|15 Dec 2011||#1|
Randomly occurring BSOD, becoming more frequent
This computer's first BSOD was a few months ago, but they have been getting more frequent, along with random freezes.
They usually come in succession, so I will get 2 to 3 BSODs in an hour and then none for a few days.
|My System Specs|
|15 Dec 2011||#2|
Hello Rupert Connors & welcome,
Nothing definitive was gleaned from your analysis.
Please run these two tests to verify your memory and find which driver may be causing the problem.
If you are overclocking anything reset to default before running these tests.
In other words STOP!!!
*Download a copy of Memtest86 and burn the ISO to a CD using Iso Recorder or another ISO burning program. Memtest86+ - Advanced Memory Diagnostic Tool
*Boot from the CD, and leave it running for at least 5 or 6 passes.
Just remember, any time Memtest reports errors, it can be either bad RAM or a bad motherboard slot.
Test the sticks individually, and if you find a good one, test it in all slots.
Any errors are indicative of a memory problem.
If a known good stick fails in a motherboard slot it is probably the slot.
I'd suggest that you first backup your data and then make sure you've got access to another computer so you can contact us if problems arise. Then make a System Restore point (so you can restore the system using the Vista/Win7 Startup Repair feature).
In Windows 7 you can make a Startup Repair disk by going to Start....All Programs...Maintenance...Create a System Repair Disc - with Windows Vista you'll have to use your installation disk or the "Repair your computer" option at the top of the Safe Mode menu .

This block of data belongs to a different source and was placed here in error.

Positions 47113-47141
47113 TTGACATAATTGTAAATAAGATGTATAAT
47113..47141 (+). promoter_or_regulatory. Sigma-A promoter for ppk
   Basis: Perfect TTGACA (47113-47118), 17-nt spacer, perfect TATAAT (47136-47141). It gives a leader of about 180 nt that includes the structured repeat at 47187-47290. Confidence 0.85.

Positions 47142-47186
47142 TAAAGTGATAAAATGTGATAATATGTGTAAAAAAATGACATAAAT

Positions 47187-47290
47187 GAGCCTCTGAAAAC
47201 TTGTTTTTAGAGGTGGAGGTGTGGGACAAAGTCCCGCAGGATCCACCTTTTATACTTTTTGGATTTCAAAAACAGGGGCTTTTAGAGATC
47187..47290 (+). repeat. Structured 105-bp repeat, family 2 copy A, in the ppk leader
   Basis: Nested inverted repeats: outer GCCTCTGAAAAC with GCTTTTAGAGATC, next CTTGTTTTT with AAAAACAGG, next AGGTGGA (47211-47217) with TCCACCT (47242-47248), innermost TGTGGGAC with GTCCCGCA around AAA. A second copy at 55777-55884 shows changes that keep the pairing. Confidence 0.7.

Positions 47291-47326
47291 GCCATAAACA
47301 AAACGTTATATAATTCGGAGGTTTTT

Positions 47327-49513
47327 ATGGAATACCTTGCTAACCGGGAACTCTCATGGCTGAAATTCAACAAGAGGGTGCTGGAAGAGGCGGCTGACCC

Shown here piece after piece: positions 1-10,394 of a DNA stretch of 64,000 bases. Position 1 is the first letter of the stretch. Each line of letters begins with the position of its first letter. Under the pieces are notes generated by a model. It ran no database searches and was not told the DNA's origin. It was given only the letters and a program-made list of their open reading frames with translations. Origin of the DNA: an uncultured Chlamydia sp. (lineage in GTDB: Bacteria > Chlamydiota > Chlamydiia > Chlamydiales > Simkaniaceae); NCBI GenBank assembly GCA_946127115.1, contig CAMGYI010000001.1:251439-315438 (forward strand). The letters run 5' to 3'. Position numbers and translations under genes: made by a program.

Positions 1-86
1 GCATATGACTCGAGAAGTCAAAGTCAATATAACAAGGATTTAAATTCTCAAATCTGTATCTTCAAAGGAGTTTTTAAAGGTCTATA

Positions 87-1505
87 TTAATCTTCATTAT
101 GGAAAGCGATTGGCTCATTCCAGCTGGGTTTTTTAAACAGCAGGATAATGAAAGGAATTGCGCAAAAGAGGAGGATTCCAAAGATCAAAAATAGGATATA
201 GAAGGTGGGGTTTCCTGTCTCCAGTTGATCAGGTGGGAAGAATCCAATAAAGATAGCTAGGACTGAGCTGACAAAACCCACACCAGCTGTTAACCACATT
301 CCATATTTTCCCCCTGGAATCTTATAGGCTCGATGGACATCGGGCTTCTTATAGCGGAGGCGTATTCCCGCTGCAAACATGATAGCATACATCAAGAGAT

Then, here's the procedure:
- Go to Start and type in "verifier" (without the quotes) and press Enter
- Select "Create custom settings (for code developers)" and click "Next"
- Select "Select individual settings from a full list" and click "Next"
- Select everything EXCEPT FOR "Low Resource Simulation" and click "Next"
- Select "Select driver names from a list" and click "Next"
Then select all drivers NOT provided by Microsoft and click "Next"
- Select "Finish" on the next page.
Reboot the system and wait for it to crash to the Blue Screen. Continue to use your system normally, and if you know what causes the crash, do that repeatedly. The objective here is to get the system to crash because Driver Verifier is stressing the drivers out. If it doesn't crash for you, then let it run for at least 36 hours of continuous operation (an estimate on my part).
If you can't get into Windows because it crashes too soon, try it in Safe Mode.
If you can't get into Safe Mode, try using System Restore from your installation DVD to set the system back to the previous restore point that you created.
Using Driver Verifier to identify issues with Windows drivers for advanced users
|My System Specs|
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